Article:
column called Funny Paper
in which they humorously deconstruct the comics. It reminds me of a less straightforward version of the wonderful "Comics
I Don't Understand."

May 7, 2001

If you have seen the

If you have seen the remarkable photos in The Empire That Was Russia: The Prokudin-Gorskii Photographic Record Recreated (A Library of Congress Exhibition), you will certainly not begrudge me the sharing of them with anyone else. (In the early 1900s, Russian photographer Prokudin-Gorskii created color images by shooting simultaneously with three black and white cameras fitted with red, green, and blue filters. The resulting images were projected back through colored filters onto a screen for display.) The photos are technically marvelous, but more striking is the dissonance between the "modern" medium and "historic" subject matter, if you take my meaning. Have a look!

Finally! A sighting of the

Finally! A sighting of the Scary Movie 2 trailer.

Huntley Meadows lies in a

Huntley Meadows lies in a wet lowland that was carved out by an ancient meander of the Potomac River. The resulting freshwater wetland is one of the rarest habitats left in Fairfax County. Acre for acre, a healthy wetland supports more life than almost any other habitat. Wetlands also purify polluted waters and control the destructive power of floods and storms.
Huntley Meadows Park is a nice place to spend an afternoon. I'm reminded that it's a stone's throw from our home by this Washington Post article. Last summer I went with some family and took pictures. Friends of Huntley Meadows Park runs a good website with news, events, history and photos.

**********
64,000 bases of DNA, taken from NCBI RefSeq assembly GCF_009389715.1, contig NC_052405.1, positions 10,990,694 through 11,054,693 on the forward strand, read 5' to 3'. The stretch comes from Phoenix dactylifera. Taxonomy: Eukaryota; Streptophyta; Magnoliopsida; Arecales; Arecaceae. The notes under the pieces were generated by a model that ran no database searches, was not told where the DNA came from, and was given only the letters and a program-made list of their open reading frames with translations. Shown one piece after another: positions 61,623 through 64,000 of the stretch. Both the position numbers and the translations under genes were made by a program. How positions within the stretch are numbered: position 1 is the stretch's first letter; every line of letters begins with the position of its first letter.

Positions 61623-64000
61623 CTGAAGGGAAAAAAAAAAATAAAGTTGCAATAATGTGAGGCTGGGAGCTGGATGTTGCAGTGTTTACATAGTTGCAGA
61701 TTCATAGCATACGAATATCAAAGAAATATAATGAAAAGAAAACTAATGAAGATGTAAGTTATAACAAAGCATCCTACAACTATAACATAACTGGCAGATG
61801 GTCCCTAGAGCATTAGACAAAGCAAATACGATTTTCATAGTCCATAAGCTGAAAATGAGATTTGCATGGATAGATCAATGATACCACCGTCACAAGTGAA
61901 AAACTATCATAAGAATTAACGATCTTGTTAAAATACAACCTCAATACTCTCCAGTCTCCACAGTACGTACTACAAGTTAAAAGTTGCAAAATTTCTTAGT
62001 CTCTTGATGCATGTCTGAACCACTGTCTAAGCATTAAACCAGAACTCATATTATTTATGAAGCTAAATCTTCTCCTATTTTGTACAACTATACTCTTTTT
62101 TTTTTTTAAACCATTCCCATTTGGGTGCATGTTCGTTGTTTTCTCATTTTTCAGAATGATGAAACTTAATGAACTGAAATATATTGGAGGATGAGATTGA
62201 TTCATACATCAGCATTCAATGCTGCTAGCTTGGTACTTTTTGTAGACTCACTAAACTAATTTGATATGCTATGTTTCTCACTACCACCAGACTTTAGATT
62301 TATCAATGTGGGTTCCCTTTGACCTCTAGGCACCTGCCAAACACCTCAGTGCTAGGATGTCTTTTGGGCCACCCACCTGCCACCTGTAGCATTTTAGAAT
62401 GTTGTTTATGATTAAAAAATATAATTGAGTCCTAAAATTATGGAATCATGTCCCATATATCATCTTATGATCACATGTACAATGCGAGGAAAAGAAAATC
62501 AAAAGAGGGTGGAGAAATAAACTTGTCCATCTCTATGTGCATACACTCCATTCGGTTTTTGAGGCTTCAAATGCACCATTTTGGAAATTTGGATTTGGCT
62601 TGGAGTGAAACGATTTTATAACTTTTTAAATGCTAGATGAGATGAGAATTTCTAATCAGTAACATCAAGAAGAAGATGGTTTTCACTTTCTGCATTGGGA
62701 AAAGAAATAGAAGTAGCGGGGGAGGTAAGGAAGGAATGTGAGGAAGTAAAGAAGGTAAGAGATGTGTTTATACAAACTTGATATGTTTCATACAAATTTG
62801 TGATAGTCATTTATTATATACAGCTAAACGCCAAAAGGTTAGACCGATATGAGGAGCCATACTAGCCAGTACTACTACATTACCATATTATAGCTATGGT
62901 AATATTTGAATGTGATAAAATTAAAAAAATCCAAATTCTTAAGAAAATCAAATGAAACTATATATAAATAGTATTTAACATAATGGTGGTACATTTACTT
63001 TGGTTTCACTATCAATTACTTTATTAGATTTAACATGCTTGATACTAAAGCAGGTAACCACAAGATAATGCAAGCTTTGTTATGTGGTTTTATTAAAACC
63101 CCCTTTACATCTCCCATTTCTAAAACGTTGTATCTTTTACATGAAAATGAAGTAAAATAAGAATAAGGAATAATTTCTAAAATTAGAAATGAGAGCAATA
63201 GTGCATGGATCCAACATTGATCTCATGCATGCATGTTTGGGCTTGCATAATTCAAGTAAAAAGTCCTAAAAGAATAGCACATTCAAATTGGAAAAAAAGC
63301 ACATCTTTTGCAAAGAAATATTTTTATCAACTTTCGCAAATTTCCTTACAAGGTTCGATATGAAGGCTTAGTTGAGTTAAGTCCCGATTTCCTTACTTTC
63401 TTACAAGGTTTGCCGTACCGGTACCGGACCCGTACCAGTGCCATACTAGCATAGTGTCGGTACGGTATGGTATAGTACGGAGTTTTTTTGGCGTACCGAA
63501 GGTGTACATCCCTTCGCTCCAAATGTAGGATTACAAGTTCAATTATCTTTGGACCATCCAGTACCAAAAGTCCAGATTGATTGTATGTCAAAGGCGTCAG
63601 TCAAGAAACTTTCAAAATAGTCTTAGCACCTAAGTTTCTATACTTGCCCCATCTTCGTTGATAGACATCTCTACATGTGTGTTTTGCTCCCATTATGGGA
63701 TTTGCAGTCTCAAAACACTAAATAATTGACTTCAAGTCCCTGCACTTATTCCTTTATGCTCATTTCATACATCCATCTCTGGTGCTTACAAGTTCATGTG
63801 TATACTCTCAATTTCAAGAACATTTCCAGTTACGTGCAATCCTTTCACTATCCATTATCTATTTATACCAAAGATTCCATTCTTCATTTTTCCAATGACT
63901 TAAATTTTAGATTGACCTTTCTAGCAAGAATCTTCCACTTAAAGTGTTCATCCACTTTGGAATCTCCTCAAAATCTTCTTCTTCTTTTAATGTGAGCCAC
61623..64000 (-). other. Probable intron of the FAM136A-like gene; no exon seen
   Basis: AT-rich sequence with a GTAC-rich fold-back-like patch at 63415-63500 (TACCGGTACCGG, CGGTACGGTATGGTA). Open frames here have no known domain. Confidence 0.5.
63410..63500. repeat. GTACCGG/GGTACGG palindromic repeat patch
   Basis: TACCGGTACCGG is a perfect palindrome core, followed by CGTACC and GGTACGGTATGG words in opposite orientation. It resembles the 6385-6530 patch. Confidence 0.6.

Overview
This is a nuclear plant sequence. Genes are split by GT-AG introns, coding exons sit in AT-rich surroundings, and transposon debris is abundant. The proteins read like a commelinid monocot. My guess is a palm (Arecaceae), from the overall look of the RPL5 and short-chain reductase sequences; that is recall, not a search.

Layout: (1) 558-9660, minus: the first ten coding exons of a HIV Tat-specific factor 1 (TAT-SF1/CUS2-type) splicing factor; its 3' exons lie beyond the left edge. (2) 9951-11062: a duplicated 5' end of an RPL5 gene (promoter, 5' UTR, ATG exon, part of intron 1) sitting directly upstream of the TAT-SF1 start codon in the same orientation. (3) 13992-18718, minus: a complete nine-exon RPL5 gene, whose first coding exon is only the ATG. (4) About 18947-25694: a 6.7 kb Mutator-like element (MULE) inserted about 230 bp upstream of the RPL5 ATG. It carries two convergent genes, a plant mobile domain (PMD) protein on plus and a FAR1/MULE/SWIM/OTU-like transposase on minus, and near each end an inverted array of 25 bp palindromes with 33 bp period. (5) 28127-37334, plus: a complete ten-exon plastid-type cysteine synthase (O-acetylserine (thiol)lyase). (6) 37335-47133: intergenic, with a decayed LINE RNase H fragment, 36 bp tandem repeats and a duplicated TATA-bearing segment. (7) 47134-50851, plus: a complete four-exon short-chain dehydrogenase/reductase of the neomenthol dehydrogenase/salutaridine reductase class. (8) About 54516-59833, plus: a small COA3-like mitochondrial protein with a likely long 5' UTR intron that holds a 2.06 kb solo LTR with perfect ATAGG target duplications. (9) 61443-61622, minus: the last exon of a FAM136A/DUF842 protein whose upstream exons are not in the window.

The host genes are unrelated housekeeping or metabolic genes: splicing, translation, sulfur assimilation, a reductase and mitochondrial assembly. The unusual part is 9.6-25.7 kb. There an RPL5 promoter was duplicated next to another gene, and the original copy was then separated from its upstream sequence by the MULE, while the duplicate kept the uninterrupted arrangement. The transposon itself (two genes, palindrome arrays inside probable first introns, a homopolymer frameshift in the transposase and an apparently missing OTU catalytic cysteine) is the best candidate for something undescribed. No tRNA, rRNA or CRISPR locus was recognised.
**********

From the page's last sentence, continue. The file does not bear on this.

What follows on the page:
Eric of Kestrel's Nest, how

Eric of Kestrel's Nest, how does your garden grow?

The partnership of Cannabis and

parke davis cannabis bottle

The partnership of Cannabis and man has existed now probably for ten thousand years — since the discovery of agriculture in the Old World. One of our oldest cultivars, Cannabis has been a five- purpose plant: as a source of hempen fibres; for its oil; for its akenes or ‘seeds,’ consumed by man for food; for its narcotic properties; and therapeutically to treat a wide spectrum of ills in folk medicine and in modern pharmacopoeias.

Plants of the Gods: The Nectar of Delight by Richard Evans Schultes and Albert Hoffman takes a look at the intimate relationship humans have had with this plant for thousands of years. I had no idea how central marijuana was to Tibetan Buddhism. Schultes, ethnobotanist and, as best I can tell, father of ethno- (and recreational- and sacramental-) pharmacology passed away on April 10. I guess I didn't notice because I had not heard of the man before I happened across Ethel the Blog's link-packed Schultes obituary.